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Getting to Know and Understand Your Video Lesson Guide
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In my house, there are 3 school-aged children (11th, 7th and 4th) all doing Distance Learning with BJU Press. That means I have 21 cases of DVDS to manage. I have a system that works for my family with managing the individual DVDS. I also have figured out, 3 years in, how to manage the Video Lesson Guide (VLG) that comes with each subject. It’s actually the first thing I look for in my parent and/or student packets.





If you are new to distance learning, or have not quite ventured into it yet, a VLG is your lesson plan that includes day, video, content, materials, text, assignments and facilitator instructions. When you do an entire grade of distance learning, you will get a guide that has all subjects for that specific grade in one. You will still get the individual VLG per subject as well.



Last year, we used the combined subjects guide for my children. We quickly found out that there was lots of flipping back and forth if we did not stay on the same day for each subject. This year, we are using individual VLG per subject at the request of the kids and it seems to be working.

As a special note, I want to mention the great new feature on these VLGs. At the top of the front page, BJU Press has listed abbreviations you will need to know which books you will need. Last year, I had written a cheat sheet of these abbreviations out for my then 3rd grader and taped it above her desk. I may still do that to help her remember throughout the year, but I love that it was included this year.

What exactly is included on the VLG?

Day and Video – there are 2 separate columns for this. In some subjects the day and video numbers line up, in others they do not. This is important to note - the day and video numbers are not always the same. I always have my children double check the video number before they begin.

Content – I love this box as I don’t watch the videos with my 3 children. They watch their videos independently. However, this box tells me what they are working on and the length of the video. My daughter likes an abundance of information so she loves this as it gives an overview to her as well as the time of each video.

Materials – This section will tell you what you need for the day. This is a great place to look ahead and see if there are upcoming handouts or extra materials you will need to make sure you have on hand. It also is a great place for a child to see what they need to get out before beginning the video.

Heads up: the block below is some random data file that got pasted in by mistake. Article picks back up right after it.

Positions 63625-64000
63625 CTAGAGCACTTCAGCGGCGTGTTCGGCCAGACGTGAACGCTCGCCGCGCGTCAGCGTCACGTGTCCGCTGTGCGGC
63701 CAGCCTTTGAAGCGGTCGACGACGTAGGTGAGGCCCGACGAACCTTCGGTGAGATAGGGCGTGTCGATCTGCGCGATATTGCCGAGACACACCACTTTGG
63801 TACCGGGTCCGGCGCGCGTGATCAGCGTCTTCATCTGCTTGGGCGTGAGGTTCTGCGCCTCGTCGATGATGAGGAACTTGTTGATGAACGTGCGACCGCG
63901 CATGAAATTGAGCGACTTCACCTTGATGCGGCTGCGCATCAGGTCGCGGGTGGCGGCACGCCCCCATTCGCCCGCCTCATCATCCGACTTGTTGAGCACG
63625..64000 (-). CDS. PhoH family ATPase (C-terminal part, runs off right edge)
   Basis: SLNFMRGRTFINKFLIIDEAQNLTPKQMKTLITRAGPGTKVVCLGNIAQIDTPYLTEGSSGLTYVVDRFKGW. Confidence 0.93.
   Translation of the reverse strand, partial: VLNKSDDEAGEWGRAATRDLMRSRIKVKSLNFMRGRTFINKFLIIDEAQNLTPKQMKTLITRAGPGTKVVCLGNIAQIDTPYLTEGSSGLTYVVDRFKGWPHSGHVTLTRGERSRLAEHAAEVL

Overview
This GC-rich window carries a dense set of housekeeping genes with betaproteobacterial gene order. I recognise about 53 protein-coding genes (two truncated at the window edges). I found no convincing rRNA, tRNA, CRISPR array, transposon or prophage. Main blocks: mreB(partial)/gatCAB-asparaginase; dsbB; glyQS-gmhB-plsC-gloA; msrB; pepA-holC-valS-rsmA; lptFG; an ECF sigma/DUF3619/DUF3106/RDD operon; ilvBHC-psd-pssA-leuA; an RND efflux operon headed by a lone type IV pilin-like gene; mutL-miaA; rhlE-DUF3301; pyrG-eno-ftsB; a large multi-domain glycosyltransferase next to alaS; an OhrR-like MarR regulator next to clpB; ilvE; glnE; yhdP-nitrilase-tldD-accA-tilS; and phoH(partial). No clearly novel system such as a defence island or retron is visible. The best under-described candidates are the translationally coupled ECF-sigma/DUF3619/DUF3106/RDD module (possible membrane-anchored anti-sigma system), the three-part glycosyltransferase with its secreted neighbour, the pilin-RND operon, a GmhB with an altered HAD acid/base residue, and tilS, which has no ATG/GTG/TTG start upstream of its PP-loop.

Text – This section will explain which texts you are using and what pages. For example, my 4th grade daughter’s Heritage Studies Course lists her Student Text (ST) and her Activity Manual (AM) pages here. In elementary classes, students may pause to read their student text and begin work on their activity manual pages.

Assignment— Students will find what needs to be completed and read in this section. My children know that they are not done with their subject until they have completed the assignment section.

Facilitator Instructions – My kids refer to this as Mom’s section. It tells me what I need to grade and check. I also like that it reminds me to record the grades on their record sheet (also provided by BJU Press).



Extra Tips for Using the VLGs:

• In our house, we spiral bind them by subject. Loose papers never survive and we wanted something smaller and more manageable than a 3 ring binder.
• I use my VLG as a record of when each assignment is completed. My children date their VLGs as they complete each day. I have a record and it also lets them know where they need to begin the next day.
• You are given 2 copies of the VLG, one for the student and one for the facilitator/parent, but we only use 1 in our house as our master. These sit in a file box at each of my children’s desks. They take them out and return them so we don’t have lost VLGs.
• I highlight optional assignments on mine for my children. They know if it’s highlighted they need to check if they are doing that or not.

If I lined up all 21 of our VLGs that would feel very overwhelming and might just send someone running. However, I have learned how to use the VLG to keep my children and me on track. I also know that this is my lesson plan already created for me and is truly priceless. Like everything in life, there is a learning curve. I encourage you to get familiar with your students’ VLGs. The more you use them, the easier they become to read.

Debra Schroeder


 

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